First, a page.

On 5 September 2018, the Department of Finance issued Ireland's Corporation Tax Roadmap (the "Roadmap") setting out the next steps in implementing changes required at EU level under the Anti-Tax Avoidance Directives ("ATAD") and the OECD's Base Erosion and Profit Shifting project. The Roadmap confirms the timing of these key changes.

The key changes confirmed in the Roadmap are set out below. Our extended client briefing is available here and you can access the complete Roadmap here.

Key Changes - Implementation of ATAD

The implementation of ATAD comprises five elements:

1. Controlled foreign company rules

  • Effective date: 1 January 2019
  • Ireland will adopt an Option B approach
  • Consultation on text of draft rules expected before the end of September 2018

2. General anti-abuse rules

  • No change required under Irish law

3. Interest limitation rules

  • Effective date: may take effect earlier than 1 January 2024
  • Consultation on implementation of Irish interest limitation rule will commence during the third quarter of 2018

4. Anti-hybrid rules

  • Effective date: 1 January 2020 (reverse hybrid rule will take effect on 1 January 2022)
  • Consultation on implementation of Irish anti-hybrid rules will commence during the third quarter of 2018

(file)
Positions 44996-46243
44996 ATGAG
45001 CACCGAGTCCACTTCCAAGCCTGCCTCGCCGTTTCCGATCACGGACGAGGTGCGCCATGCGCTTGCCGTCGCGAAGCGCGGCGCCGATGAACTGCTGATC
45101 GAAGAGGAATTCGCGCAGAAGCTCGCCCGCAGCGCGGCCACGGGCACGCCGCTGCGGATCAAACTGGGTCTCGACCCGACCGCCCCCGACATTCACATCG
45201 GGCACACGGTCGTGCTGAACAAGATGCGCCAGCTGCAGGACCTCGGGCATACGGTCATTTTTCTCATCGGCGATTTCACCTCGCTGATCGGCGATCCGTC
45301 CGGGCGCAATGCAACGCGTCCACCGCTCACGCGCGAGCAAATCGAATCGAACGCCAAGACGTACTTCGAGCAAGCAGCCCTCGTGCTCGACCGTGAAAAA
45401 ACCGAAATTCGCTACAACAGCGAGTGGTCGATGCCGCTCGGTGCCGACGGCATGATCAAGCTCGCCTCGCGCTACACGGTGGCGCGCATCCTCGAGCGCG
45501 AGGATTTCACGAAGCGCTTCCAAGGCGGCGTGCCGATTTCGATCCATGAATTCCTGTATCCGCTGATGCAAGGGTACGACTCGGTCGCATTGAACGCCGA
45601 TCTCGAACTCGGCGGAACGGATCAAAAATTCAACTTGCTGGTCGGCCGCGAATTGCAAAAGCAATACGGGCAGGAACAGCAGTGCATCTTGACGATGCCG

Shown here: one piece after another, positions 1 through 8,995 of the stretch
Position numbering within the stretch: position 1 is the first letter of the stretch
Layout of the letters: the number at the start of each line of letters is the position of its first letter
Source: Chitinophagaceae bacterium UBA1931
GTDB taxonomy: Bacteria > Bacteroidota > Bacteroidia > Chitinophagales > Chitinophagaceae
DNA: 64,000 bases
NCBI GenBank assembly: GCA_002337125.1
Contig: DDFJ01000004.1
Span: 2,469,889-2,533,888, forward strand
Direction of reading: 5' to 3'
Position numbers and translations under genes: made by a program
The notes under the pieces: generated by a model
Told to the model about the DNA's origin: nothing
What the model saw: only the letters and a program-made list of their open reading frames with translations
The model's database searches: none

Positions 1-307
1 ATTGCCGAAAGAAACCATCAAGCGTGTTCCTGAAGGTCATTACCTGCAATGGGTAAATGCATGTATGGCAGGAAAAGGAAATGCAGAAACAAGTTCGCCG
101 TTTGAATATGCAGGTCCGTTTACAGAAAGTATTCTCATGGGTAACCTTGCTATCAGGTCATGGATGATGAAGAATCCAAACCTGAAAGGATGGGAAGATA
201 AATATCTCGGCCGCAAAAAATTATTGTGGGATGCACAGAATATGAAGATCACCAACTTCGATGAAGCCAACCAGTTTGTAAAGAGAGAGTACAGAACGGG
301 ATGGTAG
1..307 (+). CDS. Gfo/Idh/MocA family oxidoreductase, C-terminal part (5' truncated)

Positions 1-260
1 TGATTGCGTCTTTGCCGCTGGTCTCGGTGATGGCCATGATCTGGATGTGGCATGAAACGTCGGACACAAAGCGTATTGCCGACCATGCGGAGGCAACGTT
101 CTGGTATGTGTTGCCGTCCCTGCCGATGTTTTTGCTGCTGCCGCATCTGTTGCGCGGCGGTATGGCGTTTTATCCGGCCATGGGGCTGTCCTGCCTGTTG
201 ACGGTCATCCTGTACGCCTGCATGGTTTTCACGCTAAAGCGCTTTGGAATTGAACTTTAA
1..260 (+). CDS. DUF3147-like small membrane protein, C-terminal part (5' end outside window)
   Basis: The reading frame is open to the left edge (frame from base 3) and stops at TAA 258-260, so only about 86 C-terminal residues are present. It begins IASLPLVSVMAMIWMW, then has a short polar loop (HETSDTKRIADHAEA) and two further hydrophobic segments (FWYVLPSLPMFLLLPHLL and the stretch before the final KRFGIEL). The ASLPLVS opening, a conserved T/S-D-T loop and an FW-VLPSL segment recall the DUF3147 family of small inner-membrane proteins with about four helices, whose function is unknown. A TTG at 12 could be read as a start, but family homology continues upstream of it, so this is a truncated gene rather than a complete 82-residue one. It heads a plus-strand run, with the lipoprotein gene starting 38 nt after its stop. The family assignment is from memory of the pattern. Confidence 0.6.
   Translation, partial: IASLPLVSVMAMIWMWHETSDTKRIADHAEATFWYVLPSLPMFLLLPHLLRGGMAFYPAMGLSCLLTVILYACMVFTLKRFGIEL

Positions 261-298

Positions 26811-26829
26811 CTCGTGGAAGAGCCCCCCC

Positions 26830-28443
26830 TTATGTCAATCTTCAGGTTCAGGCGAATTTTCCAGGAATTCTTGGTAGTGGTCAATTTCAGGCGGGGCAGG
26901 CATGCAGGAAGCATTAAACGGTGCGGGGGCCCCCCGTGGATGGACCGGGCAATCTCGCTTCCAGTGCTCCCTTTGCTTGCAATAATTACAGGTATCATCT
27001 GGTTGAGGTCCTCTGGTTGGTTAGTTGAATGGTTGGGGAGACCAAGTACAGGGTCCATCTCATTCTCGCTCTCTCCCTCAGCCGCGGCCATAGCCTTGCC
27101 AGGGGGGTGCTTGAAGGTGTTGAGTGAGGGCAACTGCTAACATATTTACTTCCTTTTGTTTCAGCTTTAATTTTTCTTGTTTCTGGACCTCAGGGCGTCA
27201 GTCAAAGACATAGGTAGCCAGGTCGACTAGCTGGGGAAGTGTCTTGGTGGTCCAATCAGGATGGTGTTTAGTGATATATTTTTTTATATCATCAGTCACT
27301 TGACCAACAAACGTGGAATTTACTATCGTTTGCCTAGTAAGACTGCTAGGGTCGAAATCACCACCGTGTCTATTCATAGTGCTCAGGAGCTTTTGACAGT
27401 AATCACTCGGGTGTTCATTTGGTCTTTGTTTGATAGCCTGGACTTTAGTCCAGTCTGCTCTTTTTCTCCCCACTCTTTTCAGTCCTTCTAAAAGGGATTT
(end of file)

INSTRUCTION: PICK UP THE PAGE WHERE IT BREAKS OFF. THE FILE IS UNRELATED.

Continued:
5. Exit tax

  • Effective date: 1 January 2020
  • Rate to be confirmed

Key Changes - Transfer Pricing

The 2017 OECD Transfer Pricing Guidelines will be incorporated into Irish law and will apply from 1 January 2020. Further consultation is expected on broader changes to the Irish transfer pricing regime during 2019.

Key Changes - Moving to a Territorial Regime

The Roadmap confirms that there was overall support for moving to a territorial regime for foreign dividends and branch profits when the Government consulted earlier this year. Further consultation on this proposal will be expected during 2019.

Key Changes - Multilateral Instrument

The MLI is expected to update Ireland's double tax treaties from 1 January 2020. Consideration is also being given to incorporating anti-avoidance rules into Ireland's domestic withholding tax exemptions.


The Roadmap confirms the direction of Irish corporation tax reform over the coming years. Although the Irish corporation tax system, similar to the tax systems in other EU jurisdictions, will undergo a period of change to reflect new international tax norms, the commitment to continue to consult with key stakeholders throughout this process is welcome. Matheson will continue to participate in this consultative process.

The content of this article is intended to provide a general guide to the subject matter. Specialist advice should be sought about your specific circumstances.